20 February 2013

Landline call rates to a mobile could be reduced.

The UK's Competition Commission has a  proposal to cut the cost of calling a mobile from a landline by about eighty percent. The proposal should happen more quickly. Some of the mobile rates have already dropped, but the process has been held up by legal action by the mobile operators. Vodafone has already warned that the reduced tariffs on calls from a landline could mean higher call charges for it's pay  as you go customers. Also noted that the tariffs that mobile phone firms charge rivals for handling calls from their networks, also classified as mobile termination rates or MTRs, can be regarded excessively high mark ups. Last year Ofcom has plans to reduce the current mobile from a landline call rate from an average of 4.18 pence per minute or ppm to 2.66 ppm. Offcom wants to see the landline to mobile tariffs reduce down to just under three quarter of a pence, by the year 2015. Offcom is also hoping bt that the time the reduced tarrifs would be passed on to customers. But many of the big mobile telecommunication providers such as  Vodafone, O2, and many more are trying to appeal Offcom decision claiming mobile tariff rate reductions from a landline cuts are too ridiculously low. There are some other mobile carriers such as BT along with mobile firm want to see more quicker approach to making these drastic landline to mobile reductions, a reality more sooner. Even the Competition Commission (CC) has ruled  as well as agree on targeted date of 2014 for landline to mobile call reductions. If these landline to mobile tariffs ever became a reality, Britain's mobile telecommunication companies could be out of pocket by about a billion pounds annually.

19 February 2013

Save by making Outbound Calls with VOIP

Majority of UK businesses whether a small or large, the normal protocol would call for any business to do a brief follow up as a precaution to make sure that their clients and customers are satisfy with the service or product they have recently purchased. The normal follow ups that are conducted by any type of business, the preferred method of communication is still making a simple phone call. While the average businesses can make anywhere from a few hundred to over a thousand calls a year. Finding better ways to save costs, and being more proficient on the costs of outgoing calls is becoming increasingly ever important for any type of business. Reviewing which areas of your business could be reduced, from a financial point of view, means that you may become more efficient with your overall business spend. The same idea should apply to your existing telecoms set up.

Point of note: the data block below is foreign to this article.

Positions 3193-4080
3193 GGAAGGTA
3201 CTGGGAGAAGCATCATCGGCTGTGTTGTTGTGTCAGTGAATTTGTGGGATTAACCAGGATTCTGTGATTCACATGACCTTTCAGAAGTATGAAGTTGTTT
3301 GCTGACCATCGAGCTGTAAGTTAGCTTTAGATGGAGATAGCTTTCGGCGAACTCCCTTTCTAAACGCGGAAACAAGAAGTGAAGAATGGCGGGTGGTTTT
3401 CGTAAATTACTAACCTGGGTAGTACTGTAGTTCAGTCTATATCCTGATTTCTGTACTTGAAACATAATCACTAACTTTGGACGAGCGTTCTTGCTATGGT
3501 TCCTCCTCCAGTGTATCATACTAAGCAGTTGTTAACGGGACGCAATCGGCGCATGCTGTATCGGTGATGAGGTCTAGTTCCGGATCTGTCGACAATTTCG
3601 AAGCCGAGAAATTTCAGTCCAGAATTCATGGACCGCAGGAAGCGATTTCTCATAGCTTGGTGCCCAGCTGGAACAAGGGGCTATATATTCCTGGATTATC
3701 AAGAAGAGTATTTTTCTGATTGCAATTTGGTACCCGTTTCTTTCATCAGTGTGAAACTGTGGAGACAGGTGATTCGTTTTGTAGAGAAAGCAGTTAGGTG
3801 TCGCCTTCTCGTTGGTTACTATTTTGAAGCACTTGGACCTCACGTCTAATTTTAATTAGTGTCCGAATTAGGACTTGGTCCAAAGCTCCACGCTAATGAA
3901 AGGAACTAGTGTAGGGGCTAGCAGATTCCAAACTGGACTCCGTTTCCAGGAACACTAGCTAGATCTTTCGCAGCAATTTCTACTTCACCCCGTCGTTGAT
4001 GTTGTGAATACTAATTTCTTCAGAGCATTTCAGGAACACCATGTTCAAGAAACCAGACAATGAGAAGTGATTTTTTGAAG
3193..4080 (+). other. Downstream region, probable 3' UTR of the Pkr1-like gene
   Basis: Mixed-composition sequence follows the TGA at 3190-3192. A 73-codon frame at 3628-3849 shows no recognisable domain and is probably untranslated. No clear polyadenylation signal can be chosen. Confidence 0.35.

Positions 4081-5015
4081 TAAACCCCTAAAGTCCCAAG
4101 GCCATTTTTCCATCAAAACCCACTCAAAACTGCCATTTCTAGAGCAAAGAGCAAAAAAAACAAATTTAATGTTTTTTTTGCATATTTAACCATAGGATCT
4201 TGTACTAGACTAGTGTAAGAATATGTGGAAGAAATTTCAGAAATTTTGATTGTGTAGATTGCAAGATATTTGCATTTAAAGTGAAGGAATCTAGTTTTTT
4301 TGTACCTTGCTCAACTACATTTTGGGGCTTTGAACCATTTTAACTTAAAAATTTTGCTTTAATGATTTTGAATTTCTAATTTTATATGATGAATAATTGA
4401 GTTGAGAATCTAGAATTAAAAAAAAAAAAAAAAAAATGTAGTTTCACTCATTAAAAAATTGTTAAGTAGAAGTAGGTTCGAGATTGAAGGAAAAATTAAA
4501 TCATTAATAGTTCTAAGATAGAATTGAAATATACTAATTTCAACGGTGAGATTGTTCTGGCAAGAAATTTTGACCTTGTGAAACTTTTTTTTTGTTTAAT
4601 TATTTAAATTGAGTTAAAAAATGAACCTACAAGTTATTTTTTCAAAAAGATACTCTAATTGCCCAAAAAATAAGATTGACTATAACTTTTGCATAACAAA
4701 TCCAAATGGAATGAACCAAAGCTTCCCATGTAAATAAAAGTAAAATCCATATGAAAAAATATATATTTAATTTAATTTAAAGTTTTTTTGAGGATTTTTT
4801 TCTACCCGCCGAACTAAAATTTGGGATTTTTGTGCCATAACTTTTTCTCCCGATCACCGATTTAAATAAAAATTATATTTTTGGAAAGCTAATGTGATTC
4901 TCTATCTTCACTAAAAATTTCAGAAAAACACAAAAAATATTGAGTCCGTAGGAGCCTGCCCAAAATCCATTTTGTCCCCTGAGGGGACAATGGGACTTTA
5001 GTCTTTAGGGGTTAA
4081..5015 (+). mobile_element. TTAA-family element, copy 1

Reviewing your current business landline system?

Some businesses have the impression that it would be a hassle to switch from their existing telecoms service, as their business would need a new telephone number and it could disrupt potential sales while being switched. However with new age of digital technology, most telephone networks have made significant improvements, which means most likely you have not notice these improvements, as they were gradually phased in. With the new frontier service of  Voice Over Internet Protocol as known as VOIP, is set to eventually take the place of the current Public Switched Telephone Network also know as PTSN.  Public Switched Telephone Network is also known by many Brtians as landline telephone service. Thwe current landline system was created over hundred years by a Canadian named Alexander Graham Bell, which is his name is present on Canada's telecommunications company which is called Bell. Bell is the equivalent of Britain's BT which is also known as British Telecom. Bells new telephone system eventually took the place of the telegragh system, which was phased out over time, and the last telegraph service was used in 1959. As the new technology called VOIP, it will not take too long for it the catch up to PTSN model. 

VoIP telephone service at businesses level has evolved into unified communications services. Unified Communications  is defined as the meaning all business communications such as phone calls, faxes, voice mail, e-mail, and web or phone conferences. Few telecom companies can delivered these services by all means of communications, including mobile telephones. VoIP also allows both voice and data communications to be run over a single network, which can significantly reduce infrastructure costs.The prices of extensions on VoIP are lower than for Private Branch Exchange or PBX. VoIP switches may run on commodity hardware, such as personal computers.

There are also several advantages for using VoIP over a Publicly Switch Telephone Network. The biggest single advantage VoIP has better advantage over standard landline telephone systems by the means of cost. In addition, international calls using VoIP is usually much cheaper than the traditional landline and mobile. Another advantage, which will become much more common as VoIP telephone usage climbs in popularity is that calls between VoIP to VoIP users are normally free.

While saving money in some areas of your business, VoIP may also be able to give your business more efficient service in some areas as well. However, your first port of call could be to decide whether you want save money on outgoing calls on using a VoIP solution before you can decide if your business operations could be more efficient. Running a profitable business is all about being efficient, it’s worth seeing how your Telecoms set up and outgoing business calls could be improved upon too.